On a humid September afternoon I landed at Louis Armstrong Airport.

Having visited the city affectionately known as ‘the Big Easy’ twice in the '90s, I wondered what I would find a few years after Hurricane Katrina submerged the city in a toxic tide. Across six days I explored New Orleans, getting a sense of its layout, character, flavour, its history and its future.

Staying in the Marriot on Canal St placed me at the heart of the city: Canal is the main street, to the east is the historic French Quarter, to the west the burgeoning Warehouse District and lush mansions of the Garden District. Due north leads to Treme, the proudly independent African American neighbourhood, and at the end of Canal is the mighty Mississippi River.

I explored all these neighbourhoods. The French Quarter contains a remarkable architectural beauty in its 18th and 19th century buildings with cast iron railings from which Spanish moss and other plants sway in the breeze.

It is also the heart of tourist New Orleans, so is filled both with superb restaurants and tourist tack. The legendary Bourbon St is now a kilometre-long stretch of loud bars, strip clubs, tacky T-shirt outlets and junk food vendors. It is aimed at stag and hen parties and by midnight is thick with drunken, messy tourists. Avoid.

Much more pleasant are the streets further south in the French Quarter: Royal, Chartres and Decatur. Café Du Monde on Decatur has been serving delicious coffee and beignets since 1862 and provides a great patio to watch the activities (street dancers, musicians, horse and buggy taxis) surrounding Jackson Square.

The French Quarter is filled with buskers from mid-morning to midnight. Many play traditional Dixieland jazz, but my favourites were the black brass bands who number up to 16 youths and swell across sidewalk and street as they blast their unique syncopated funk.

The Warehouse District is home to most of the city’s major museums as well as several new hotels, music venues and restaurants. A huge World War II museum and the nearby Ogden Museum of Southern Art are both worth visiting.

The Garden District is best seen from a streetcar and remains home to the city’s aristocracy and, yes, they still tend to live in mansions that could have been in Gone With The Wind.

Treme acts as an extreme contrast to the Garden District having been the neighbourhood where free black men were first allowed to buy property.

New Orleans natives are amongst the friendliest people I have ever met.

The boundary between Treme and the French Quarter is marked by Louis Armstrong Park and Congo Square; the latter being where slaves were allowed to gather on a Sunday and dance and sing, so planting the roots of the remarkable music that has grown from this city to conquer the world.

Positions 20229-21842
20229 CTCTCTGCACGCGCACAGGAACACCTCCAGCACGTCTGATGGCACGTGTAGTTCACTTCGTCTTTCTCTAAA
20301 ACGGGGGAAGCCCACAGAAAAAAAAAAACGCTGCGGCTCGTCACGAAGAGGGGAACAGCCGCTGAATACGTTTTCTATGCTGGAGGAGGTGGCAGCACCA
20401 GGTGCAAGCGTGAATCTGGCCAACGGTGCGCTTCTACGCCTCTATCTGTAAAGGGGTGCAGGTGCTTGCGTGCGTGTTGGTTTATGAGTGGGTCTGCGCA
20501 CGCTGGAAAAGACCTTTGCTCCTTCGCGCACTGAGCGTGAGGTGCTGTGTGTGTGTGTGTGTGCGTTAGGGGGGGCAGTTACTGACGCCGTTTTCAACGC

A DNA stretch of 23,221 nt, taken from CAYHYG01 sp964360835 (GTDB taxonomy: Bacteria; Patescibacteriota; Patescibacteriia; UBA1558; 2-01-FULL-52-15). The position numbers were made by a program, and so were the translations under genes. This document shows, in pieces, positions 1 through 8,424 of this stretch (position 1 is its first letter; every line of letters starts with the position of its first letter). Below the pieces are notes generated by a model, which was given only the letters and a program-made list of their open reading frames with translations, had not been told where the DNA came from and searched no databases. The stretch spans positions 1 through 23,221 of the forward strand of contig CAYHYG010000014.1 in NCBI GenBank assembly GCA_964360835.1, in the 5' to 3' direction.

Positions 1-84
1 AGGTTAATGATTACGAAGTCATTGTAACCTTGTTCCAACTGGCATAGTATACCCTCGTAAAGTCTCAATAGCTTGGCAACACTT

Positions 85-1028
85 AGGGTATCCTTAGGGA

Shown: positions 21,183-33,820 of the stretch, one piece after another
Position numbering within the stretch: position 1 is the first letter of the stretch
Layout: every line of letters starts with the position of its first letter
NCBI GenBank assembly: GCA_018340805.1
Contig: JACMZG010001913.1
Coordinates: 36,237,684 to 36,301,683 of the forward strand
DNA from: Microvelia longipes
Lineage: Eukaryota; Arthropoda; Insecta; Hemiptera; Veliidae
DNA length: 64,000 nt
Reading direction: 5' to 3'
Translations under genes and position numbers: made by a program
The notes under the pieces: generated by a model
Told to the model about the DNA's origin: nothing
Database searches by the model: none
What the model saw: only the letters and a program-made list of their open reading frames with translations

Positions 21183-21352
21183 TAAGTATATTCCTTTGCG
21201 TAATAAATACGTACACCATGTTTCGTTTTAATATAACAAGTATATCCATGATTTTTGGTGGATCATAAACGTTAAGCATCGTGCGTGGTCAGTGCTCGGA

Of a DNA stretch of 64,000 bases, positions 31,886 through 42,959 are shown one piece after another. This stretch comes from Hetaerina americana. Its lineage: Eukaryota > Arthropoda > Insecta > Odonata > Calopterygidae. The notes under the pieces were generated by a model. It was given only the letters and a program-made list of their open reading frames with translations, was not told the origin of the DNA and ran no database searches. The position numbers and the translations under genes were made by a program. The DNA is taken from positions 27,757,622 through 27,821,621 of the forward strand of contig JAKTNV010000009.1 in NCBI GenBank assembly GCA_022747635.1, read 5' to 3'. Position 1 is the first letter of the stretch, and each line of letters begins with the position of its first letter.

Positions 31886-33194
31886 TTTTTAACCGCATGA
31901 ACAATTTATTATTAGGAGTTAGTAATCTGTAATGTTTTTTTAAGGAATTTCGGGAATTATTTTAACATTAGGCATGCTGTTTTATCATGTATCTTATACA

That said, both square and park are nondescript and Treme’s charm lies in its offbeat African culture museums and ‘shotgun shacks’: small, brightly-coloured wooden houses. These lend a Caribbean flavour to a city that is, in many ways, more the capital of the Caribbean than a US city: Catholicism, African religions (ie voodoo) and a laidback approach to life being characteristics of the Big Easy.

As the sun sets, music erupts across the city. A short walk past the French Quarter is Frenchman St where almost every building houses either an elegant club or a dive bar where jazz and blues and funk and rock bands play. The clubs tend to charge admission, but the dive bars are free with the bands playing for tips. And what bands!

Noted music bars like Tipitinas, The Hi-Ho Club and The Maple Leaf are all a taxi ride away and don’t think of skimping on the fare and enjoying a balmy evening walk to get there. New Orleans can be a violent city and naïve tourists occasionally become casualties.

Don’t let that put you off visiting. The central tourist areas are thoroughly policed and very safe: I walked from the Marriott around the Warehouse District and French Quarter at all hours of the day and night.

New Orleans natives are amongst the friendliest people I have ever met. Their drawling accent and local slang – “who dat?” is the city’s favourite expression – is as rich as this city’s remarkable music and Creole cuisine.

“Do you know what it means to miss New Orleans?” sang the city’s most famous son, Louis Armstrong. Today I can finally answer, “yes, I do know.”

Reported by Garth Cartwright for our AA Directions Winter 2019 issue

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